The problem with tiny robots, if there can really be said to be one, is that you can’t put enough stuff on them. Cameras and motors don’t shrink down very well, meaning if you want your robot to grab something, you’d better come up with a new way to see it and hold onto it. And that’s just what Finnish researchers have done with this bio-inspired, super-small gripper.
The researchers, from Tampere University of Technology, designed the gripper along the lines of the Venus flytrap, which waits patiently for something tasty to trigger its grip. In the flytrap, it’s little hairs that set things off, while in the gripper it’s light.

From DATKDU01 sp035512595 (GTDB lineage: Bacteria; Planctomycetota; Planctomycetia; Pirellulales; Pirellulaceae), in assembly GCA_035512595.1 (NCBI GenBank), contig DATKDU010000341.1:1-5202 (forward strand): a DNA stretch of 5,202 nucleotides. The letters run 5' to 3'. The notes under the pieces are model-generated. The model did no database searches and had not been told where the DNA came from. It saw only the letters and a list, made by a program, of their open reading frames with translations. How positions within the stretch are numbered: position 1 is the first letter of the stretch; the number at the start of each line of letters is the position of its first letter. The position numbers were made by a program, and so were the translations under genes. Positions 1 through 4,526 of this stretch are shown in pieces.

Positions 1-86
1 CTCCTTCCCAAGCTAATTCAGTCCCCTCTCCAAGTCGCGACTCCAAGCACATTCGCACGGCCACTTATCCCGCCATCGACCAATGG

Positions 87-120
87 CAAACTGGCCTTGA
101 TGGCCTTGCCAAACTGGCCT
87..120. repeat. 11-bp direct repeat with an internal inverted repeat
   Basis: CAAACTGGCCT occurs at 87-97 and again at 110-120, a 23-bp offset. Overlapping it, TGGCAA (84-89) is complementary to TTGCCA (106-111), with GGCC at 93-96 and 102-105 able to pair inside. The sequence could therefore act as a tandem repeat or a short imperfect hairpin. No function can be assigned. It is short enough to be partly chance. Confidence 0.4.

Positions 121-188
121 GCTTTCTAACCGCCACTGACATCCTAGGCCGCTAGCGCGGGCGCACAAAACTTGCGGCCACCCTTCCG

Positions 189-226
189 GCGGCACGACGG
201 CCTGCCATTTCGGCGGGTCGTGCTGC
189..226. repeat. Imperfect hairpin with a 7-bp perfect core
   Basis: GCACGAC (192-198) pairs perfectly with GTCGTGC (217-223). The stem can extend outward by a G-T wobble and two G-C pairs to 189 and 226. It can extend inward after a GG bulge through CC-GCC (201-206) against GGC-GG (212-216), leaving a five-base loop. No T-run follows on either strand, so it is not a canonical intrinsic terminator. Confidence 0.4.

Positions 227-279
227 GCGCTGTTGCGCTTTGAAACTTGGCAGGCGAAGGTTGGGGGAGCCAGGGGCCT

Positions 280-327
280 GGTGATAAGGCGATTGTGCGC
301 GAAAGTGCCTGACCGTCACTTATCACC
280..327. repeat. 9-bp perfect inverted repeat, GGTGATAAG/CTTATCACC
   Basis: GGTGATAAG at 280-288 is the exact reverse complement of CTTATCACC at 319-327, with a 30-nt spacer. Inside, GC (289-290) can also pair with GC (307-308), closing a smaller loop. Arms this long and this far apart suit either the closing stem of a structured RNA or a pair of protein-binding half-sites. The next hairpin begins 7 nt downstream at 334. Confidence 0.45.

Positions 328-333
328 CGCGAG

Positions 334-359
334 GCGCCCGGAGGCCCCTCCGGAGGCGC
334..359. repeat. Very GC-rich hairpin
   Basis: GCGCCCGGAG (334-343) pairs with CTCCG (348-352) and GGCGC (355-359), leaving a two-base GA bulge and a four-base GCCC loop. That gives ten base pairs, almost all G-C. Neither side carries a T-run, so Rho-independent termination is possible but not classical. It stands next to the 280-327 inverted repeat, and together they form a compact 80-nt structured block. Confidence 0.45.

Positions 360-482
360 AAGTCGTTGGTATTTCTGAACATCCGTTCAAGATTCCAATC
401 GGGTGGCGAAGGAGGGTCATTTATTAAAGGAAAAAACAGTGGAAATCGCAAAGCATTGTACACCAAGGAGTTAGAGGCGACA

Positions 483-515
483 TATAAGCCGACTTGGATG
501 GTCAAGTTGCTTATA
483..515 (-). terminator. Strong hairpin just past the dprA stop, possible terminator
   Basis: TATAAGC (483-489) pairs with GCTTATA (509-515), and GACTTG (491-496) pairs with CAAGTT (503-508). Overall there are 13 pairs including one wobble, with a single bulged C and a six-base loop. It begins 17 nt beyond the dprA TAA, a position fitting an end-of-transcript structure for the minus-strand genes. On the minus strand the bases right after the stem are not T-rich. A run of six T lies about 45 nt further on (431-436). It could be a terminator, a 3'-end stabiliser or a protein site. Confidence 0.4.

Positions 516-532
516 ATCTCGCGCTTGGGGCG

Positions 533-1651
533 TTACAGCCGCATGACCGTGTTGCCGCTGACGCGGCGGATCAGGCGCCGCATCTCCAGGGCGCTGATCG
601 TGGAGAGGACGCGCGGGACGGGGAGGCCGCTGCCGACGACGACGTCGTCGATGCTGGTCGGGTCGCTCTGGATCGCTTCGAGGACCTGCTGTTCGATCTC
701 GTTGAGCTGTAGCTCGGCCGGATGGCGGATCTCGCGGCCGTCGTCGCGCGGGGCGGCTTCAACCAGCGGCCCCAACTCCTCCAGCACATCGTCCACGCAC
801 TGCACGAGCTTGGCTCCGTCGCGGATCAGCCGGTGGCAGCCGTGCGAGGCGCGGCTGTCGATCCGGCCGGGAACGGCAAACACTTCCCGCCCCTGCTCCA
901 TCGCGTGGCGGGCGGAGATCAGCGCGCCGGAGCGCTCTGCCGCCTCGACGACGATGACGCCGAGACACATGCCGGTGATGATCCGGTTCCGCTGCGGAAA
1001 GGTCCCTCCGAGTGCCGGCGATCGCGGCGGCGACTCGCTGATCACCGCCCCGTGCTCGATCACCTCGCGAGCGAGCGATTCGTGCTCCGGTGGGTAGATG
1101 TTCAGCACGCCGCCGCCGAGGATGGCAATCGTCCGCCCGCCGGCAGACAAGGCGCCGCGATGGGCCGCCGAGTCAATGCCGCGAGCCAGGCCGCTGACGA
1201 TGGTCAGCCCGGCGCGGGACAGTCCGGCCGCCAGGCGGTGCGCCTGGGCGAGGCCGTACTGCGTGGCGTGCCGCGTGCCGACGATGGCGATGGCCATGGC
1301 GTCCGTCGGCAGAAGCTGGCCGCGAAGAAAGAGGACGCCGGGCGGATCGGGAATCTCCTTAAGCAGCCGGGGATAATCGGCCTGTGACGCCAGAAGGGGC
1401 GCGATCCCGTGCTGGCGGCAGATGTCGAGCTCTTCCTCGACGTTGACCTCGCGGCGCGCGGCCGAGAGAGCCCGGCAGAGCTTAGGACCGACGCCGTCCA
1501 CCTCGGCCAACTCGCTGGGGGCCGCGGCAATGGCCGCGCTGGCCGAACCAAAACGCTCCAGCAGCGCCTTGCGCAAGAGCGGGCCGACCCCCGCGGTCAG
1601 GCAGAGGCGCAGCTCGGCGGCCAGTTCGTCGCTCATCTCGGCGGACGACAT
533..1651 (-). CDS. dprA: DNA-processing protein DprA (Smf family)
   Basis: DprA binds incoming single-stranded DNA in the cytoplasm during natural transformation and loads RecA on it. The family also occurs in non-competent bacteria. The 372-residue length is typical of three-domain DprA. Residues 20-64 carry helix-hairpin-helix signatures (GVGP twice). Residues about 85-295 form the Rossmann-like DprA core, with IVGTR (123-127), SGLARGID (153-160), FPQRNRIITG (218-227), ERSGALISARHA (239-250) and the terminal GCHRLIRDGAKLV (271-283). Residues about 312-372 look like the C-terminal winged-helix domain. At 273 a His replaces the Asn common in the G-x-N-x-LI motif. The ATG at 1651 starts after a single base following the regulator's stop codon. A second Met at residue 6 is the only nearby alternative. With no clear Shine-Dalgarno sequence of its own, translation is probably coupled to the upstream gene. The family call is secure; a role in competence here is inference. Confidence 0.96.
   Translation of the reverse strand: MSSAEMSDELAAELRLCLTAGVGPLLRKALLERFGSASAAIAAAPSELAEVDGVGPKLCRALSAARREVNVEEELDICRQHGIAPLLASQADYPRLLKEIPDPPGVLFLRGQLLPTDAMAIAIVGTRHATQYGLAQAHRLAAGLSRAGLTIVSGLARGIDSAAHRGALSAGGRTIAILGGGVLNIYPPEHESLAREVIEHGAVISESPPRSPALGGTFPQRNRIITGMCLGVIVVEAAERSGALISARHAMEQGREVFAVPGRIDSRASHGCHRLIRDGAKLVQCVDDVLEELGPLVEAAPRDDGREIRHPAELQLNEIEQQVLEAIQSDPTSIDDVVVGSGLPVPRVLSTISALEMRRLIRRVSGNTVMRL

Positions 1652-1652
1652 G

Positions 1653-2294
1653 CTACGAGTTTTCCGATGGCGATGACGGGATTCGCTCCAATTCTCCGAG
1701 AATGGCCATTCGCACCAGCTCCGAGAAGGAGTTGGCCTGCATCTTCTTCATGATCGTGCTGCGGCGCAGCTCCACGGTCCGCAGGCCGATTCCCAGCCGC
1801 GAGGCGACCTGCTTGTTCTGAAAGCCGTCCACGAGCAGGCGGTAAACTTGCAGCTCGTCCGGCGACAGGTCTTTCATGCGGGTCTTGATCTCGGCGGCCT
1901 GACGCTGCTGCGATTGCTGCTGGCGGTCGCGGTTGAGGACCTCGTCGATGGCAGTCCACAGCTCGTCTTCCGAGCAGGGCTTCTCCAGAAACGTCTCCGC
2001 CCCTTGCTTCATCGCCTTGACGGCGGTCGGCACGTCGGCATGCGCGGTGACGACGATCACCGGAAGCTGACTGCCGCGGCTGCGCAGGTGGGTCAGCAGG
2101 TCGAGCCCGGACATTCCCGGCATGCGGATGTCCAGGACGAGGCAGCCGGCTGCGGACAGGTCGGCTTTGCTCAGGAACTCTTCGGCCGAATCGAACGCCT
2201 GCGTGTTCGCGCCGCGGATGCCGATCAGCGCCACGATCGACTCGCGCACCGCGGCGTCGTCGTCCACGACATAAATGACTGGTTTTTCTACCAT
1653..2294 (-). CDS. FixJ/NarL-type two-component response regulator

That’s because the whole thing is really just a strip of a special, light-sensitive liquid crystal elastomer. A strand of optical fiber pierces the center, and blue light is shone through it. When that light is reflected back by something nearby, it causes the strip to flex forward, gripping whatever that object is.
Its simplicity, low power requirements and flexibility make it ideal for micro-sized robots that need to grab small, fragile things, for instance crystals in an experiment or bundles of cells being cultured.
The team’s work appears in the latest issue of Nature Communications.
Featured Image: Tampere University of Technology